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Mass. firefighters comply with chiefs’ order to remove blue line flags after debate

A citizen complaint about the flags prompted Hingham’s police and fire chiefs to ask for the flags’ removal


A Hingham fire truck flying the “thin blue line” flag passes police supporters on Central Street.

Greg Derr/The Patriot Ledger

By Audrey Cooney
The Patriot Ledger, Quincy, Mass.

HINGHAM, Mass. — Hingham firefighters have complied with an order to remove “thin blue line” flags from the town’s fire trucks following a week of tense debate.

The Hingham Firefighters Local 2398 union said in a statement that firefighters and police from Weymouth, along with other first responders, gathered at the fire station on Main Street to help remove the flags Thursday morning. Initially intended to honor fallen first responders, the flags were flown from Hngham fire trucks for several weeks to mark the two-year anniversary of the killing of Sgt. Michael Chesna in Weymouth.

“We did not want to risk having these flags removed from the trucks in a disrespectful manner,” the statement read. “We will continue our unwavering support for our brothers and sisters in law enforcement and first responders everywhere.”

Last week, a Hingham resident emailed the board of selectmen asking for the thin blue line flags to be removed. Fire Chief Steve Murphy and Police Chief Glenn Olsson told personnel they’d need to remove the flags, which are black-and-white versions of the American flag with a single blue line in the center, because they’re against a town policy that forbids political messaging on town property.

The flags were originally purchased to show support for the police department, but have recently “taken a different political meaning,” the chiefs said. The Black Lives Matter movement has again picked up steam following the police killings of several Black Americans in other parts of the country, and opposition groups like Blue Lives Matter have started to use the thin blue line flag in protest. In his letter to the town, the resident pointed out that selectmen recently refused a request to fly LGBTQ Pride flags at town buildings, and said the black-and-white flags have become a symbol of white supremacy.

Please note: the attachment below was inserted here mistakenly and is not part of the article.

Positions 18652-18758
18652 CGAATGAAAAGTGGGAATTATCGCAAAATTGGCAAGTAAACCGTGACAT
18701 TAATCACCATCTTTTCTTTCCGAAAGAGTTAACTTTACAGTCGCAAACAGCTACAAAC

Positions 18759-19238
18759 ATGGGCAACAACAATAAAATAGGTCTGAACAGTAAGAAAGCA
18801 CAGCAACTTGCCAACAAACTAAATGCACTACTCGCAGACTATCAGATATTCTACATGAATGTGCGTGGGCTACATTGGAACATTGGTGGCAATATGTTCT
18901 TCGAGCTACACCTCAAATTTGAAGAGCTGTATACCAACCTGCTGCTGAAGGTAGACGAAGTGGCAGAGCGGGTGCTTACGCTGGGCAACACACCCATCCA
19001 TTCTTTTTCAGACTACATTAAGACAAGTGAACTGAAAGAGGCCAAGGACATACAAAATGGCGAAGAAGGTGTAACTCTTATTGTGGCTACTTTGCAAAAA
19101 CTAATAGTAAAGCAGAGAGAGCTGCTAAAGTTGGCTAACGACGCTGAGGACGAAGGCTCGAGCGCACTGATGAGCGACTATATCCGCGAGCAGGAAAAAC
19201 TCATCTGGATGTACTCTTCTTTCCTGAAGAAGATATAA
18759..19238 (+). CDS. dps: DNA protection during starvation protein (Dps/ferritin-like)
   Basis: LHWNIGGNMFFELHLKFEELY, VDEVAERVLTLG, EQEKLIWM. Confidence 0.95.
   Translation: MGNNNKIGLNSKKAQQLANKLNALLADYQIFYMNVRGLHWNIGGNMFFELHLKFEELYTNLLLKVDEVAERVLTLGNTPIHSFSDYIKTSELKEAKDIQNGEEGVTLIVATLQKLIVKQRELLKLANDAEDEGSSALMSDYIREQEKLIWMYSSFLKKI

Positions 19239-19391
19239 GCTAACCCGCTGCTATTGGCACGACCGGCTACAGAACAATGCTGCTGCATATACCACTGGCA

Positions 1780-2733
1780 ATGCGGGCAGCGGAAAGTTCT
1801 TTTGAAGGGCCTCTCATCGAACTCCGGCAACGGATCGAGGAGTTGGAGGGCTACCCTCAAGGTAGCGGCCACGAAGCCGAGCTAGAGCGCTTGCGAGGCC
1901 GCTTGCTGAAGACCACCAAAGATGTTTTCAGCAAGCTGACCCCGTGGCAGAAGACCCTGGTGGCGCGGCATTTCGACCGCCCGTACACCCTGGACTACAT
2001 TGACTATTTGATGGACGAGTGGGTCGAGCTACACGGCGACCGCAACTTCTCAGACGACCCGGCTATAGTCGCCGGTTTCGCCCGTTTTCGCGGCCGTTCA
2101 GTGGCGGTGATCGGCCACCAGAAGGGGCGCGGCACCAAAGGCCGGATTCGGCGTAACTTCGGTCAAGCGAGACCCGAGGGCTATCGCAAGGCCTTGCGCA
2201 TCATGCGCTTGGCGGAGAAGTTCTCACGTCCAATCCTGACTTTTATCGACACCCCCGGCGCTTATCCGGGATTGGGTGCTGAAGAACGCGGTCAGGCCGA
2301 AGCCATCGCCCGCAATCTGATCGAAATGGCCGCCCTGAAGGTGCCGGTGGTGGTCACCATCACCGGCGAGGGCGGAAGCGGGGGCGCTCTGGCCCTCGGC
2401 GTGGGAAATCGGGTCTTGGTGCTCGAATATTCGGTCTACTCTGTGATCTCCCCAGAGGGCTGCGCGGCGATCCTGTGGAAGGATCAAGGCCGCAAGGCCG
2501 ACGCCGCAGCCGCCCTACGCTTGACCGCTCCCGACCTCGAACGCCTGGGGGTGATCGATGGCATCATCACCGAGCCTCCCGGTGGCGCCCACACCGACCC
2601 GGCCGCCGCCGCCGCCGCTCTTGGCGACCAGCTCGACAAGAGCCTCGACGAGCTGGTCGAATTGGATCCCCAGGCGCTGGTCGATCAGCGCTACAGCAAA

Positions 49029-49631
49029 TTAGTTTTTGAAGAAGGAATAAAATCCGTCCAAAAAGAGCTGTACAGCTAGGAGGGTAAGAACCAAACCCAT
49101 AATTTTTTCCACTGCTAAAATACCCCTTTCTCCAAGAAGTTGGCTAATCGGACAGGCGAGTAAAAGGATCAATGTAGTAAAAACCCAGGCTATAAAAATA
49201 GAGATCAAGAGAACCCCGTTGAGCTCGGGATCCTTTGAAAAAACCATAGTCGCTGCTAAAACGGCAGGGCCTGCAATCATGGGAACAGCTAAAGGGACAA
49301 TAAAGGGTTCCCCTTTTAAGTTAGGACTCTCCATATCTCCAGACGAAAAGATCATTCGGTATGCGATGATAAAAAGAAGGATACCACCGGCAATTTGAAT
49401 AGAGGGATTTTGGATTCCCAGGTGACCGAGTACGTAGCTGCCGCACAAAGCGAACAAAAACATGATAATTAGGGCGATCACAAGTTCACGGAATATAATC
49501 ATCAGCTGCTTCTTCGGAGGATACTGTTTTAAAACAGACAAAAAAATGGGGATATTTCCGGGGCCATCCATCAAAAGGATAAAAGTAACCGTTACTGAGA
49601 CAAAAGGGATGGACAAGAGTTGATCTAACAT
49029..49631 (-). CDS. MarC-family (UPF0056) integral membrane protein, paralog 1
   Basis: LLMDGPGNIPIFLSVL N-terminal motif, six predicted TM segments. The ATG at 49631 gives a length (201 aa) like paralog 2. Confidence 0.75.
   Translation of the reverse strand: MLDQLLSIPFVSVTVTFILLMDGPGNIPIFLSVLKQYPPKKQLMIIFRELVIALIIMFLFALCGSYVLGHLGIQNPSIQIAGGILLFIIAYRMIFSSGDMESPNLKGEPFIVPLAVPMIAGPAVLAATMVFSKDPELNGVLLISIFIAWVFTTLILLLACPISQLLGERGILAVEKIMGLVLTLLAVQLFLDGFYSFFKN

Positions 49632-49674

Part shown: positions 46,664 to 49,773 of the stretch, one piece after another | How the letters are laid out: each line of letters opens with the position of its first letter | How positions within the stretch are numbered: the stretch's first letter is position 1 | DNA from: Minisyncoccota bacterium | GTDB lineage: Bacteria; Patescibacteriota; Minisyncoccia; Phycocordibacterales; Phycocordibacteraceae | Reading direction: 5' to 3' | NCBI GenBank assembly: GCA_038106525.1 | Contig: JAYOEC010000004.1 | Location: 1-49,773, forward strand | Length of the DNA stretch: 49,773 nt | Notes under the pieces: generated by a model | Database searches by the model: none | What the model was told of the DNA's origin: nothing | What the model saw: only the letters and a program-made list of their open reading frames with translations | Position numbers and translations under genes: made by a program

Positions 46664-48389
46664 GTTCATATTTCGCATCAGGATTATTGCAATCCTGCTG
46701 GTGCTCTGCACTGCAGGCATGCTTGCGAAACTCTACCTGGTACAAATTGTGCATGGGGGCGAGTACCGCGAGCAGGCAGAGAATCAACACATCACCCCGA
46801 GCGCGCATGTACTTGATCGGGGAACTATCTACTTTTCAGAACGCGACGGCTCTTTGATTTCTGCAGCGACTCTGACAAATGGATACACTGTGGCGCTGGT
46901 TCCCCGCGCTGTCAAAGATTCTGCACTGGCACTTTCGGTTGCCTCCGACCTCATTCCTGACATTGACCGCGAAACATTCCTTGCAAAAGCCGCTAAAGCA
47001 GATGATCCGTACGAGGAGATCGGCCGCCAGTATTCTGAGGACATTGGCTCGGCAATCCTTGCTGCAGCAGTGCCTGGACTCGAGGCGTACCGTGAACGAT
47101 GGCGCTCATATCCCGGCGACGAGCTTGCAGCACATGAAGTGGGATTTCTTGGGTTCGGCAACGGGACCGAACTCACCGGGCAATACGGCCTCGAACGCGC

The town administrator, fire chief and police chief all agreed the flags should be removed. Their order was met with resistance from the rank and file of the fire department, who said in a union statement on Monday they would not remove the flags themselves. The issue ignited a town-wide debate that culminated in a rally outside of town hall that drew more than 100 protestors and a lengthy discussion at Tuesday’s selectmen meeting.

Firefighters ultimately removed the flags Thursday morning and donated them to the Weymouth Police Department.

“The members of Local 2398 are profoundly appreciative of the amount of support we received,” the union said.

Selectmen and other town officials have been adamant that they fully support police officers, but want to ensure the town abides by its precedent regarding flying flags. While the town does not have a formal policy regarding flags, the U.S. and Massachusetts flag, the flag of Hingham, flags honoring vets and PIO/MIA and the flag marking Peace Officers Memorial Day are typically the only flags to fly on municipal property.

“The Board of Selectmen has consistently supported our public safety departments. We have a proud history of recognizing and valuing the contributions made by the men and women who serve the Town with distinction and honor,” they said in a statement.

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